I think this is a legitimate question to ask in light of what happened to Warlocks in Cataclysm. I believe that had Drain Life spec been allowed to flourish, Warlock popularity would not have dropped as much as it did. Inelegant Complexity without Reward would have been replaced by Inelegant Complexity with Reward.
Yes, players would still have wrestled with the complexity of the class, but they would be able to say, I make our healer’s lives easier. I make it so we can two-heal this encounter instead of three-heal it, because I can heal myself through the whole thing.
I don’t know if keeping Drain Life spec Affliction would have been enough to save the class. I honestly don’t.
But I do know it would have given Affliction a fighting chance.
THE PROBLEM OF DRAIN MANA
OH MY GOD … they are right… I have no mana drain. Plus a bunch of other crap has been changed. I check the patch notes. UA weakened, devour magic weakend, CoE weakend, fel armour drastically weakend everyone who plays a warlocks wobby has been nerfed by 60% size reduction.(I look downstairs… MY GOD ITS TRUE… My wife is gonna be so upset) Why whyyyyyy? I dont understand… what did we do wrong?
I decide to go to outlands to take down some level 70s. But my dots are easily expelled and I have no mana drain to kill their healers and I dont have the survivablity anymore to propel their powerful lvl 70 attacks.
So I head to stranglethornvale to farm some mobs for my leatherworking. But my dots are easily expelled and i have no mana drain, so their level 30 healers make quick work of me.
Ive had enough. I log off wow.
By the end of the week my wife has left me for a new man in her life. Rodney Oboogaboo. A pygmy paupa new guinian 35 year old paper boy with a skin irritation that bleeds a smelly puss like substance. But he plays a frost mage and can pull more DPS then I can. But what can I do? my dots are easily expelled and I have no mana drain.
– Your kind aint welcome here, Zhing @ Frostmourne
The 4.0.6 patch had a lot of changes for Warlocks. Most notable was the complete removal of Drain Mana from the game, which prompted the classic Warlock forum thread above. The Felhunter’s Devour Magic (offensive dispel) was given a 20 second CD, up from 8. Unstable Affliction’s silence was reduced and Fel Armor was completely redesigned.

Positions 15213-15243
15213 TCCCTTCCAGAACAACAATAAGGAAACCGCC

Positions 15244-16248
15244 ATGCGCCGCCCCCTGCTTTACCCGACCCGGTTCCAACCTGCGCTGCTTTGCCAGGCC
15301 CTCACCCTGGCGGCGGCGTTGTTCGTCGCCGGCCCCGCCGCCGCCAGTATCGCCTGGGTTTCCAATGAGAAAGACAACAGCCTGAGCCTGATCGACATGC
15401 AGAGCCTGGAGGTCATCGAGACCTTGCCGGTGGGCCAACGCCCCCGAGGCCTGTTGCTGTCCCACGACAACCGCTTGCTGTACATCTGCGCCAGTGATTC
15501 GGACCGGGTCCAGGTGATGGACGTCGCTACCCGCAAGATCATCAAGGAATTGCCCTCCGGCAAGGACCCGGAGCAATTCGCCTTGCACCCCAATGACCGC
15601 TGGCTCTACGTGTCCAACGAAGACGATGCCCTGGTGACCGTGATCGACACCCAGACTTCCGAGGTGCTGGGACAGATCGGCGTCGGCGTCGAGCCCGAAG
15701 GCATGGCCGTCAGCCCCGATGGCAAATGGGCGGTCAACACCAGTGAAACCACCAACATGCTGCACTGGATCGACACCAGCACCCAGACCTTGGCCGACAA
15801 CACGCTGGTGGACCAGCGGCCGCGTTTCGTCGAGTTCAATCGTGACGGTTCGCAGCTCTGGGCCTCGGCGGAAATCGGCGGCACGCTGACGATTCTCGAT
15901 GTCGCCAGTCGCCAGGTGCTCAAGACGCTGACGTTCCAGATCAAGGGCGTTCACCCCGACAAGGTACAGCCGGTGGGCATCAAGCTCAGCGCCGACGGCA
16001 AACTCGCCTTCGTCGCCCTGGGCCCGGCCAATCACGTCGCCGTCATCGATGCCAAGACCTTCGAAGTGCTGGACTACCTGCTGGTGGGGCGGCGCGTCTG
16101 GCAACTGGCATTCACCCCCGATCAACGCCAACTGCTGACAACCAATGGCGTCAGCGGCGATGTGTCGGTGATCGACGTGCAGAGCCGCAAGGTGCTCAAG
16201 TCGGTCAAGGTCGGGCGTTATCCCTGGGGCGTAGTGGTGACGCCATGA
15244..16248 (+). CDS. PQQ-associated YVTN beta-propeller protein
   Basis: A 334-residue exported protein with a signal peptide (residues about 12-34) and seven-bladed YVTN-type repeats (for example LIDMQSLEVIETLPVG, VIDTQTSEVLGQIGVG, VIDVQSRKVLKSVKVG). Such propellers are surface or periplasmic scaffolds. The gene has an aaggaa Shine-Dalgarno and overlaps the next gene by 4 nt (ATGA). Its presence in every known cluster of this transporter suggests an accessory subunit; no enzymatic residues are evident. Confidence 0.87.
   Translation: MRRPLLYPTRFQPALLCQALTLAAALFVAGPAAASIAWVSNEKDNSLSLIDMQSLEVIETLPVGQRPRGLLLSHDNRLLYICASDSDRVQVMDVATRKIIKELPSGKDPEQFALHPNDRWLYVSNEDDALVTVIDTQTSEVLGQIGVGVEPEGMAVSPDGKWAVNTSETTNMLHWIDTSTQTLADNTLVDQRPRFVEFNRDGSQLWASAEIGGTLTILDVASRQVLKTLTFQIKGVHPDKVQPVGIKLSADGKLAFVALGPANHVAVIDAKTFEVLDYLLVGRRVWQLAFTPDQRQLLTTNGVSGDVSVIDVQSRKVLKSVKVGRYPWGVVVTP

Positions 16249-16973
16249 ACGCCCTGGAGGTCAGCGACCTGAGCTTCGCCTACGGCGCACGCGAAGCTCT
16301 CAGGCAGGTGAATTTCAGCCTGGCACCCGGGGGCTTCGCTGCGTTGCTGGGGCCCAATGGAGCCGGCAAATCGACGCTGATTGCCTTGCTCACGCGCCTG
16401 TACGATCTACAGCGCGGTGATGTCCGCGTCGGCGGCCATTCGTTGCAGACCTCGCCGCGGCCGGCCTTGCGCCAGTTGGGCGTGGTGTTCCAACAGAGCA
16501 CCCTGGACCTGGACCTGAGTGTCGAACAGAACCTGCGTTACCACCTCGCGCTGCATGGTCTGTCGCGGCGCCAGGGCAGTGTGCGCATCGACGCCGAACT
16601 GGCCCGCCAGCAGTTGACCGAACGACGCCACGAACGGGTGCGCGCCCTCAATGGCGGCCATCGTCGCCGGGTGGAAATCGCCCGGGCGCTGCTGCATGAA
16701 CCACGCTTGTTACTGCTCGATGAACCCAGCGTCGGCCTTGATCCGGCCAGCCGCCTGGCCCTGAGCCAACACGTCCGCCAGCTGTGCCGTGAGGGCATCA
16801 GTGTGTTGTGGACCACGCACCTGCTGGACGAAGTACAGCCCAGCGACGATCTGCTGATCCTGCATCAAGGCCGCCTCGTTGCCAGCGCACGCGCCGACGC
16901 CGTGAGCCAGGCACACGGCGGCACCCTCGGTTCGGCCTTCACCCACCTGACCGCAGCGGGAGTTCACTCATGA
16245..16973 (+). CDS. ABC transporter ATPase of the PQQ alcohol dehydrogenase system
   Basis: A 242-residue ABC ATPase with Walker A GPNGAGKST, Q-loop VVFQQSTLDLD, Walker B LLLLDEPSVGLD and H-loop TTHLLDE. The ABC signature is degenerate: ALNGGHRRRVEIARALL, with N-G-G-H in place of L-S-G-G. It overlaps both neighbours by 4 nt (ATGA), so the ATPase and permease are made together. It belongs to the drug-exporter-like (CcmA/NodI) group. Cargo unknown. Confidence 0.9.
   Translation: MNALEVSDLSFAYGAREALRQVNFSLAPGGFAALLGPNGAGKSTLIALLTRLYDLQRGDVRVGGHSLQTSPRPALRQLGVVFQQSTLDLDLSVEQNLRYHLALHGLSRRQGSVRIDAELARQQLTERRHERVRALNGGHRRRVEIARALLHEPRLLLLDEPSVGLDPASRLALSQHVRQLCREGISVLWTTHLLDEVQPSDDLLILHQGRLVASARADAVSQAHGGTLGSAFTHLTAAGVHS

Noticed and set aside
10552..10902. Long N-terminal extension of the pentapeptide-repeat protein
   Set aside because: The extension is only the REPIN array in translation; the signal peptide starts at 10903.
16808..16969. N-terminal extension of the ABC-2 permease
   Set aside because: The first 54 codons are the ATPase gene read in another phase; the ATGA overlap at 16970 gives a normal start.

Losing Drain Mana sucked, but not for the reasons you thought.
These changes were all PvP changes, and in hindsight they were (probably) needed. They were part of a discussion of Upcoming Class Changes which included the following analysis from Greg Street:
The larger health pools, decreased impact of Mortal Strike debuffs, and slower healing are all having the desired effect in PvP. Burst damage has its place, but doesn’t determine the outcome of every encounter. There are several individual abilities that we aren’t happy with in PvP.
We’re keeping a close eye on dispels. We still like the design of making dispels more of a commitment rather than liberally sprinkling around dispel resistance or consequences for every class. Defensive dispels (removing a debuff) generally feel good, but we think offensive dispels (removing an enemy buff) feel too powerful, especially for DPS specs. In particular, Purge and Spellsteal will probably get nerfed.
We’re also looking at crowd control, interrupts, and self-healing in PvP. It’s possible we’ll reduce the durations of some crowd control effects, especially the area effect ones, and decrease the duration of interrupts.
Priests are a little weak in PvP, especially at mobile healing. We have made some changes to glyphs and talents to enhance their survivability and instant healing.
There was an overhaul of PvP mechanics during this patch, with CC durations being standardized, interrupts and counterspells being set on a standard CD, that sort of thing. Warlocks had a lot of changes to absorb, but they adapted. You cannot look back at the PvP changes of 4.0.6 and say they made Warlocks useless in PvP. You can’t even say that they hurt them much at the top levels of the game – Warlocks were strong in rated PvP throughout the entire expansion. The really good Warlock players adapted to every change and still excelled.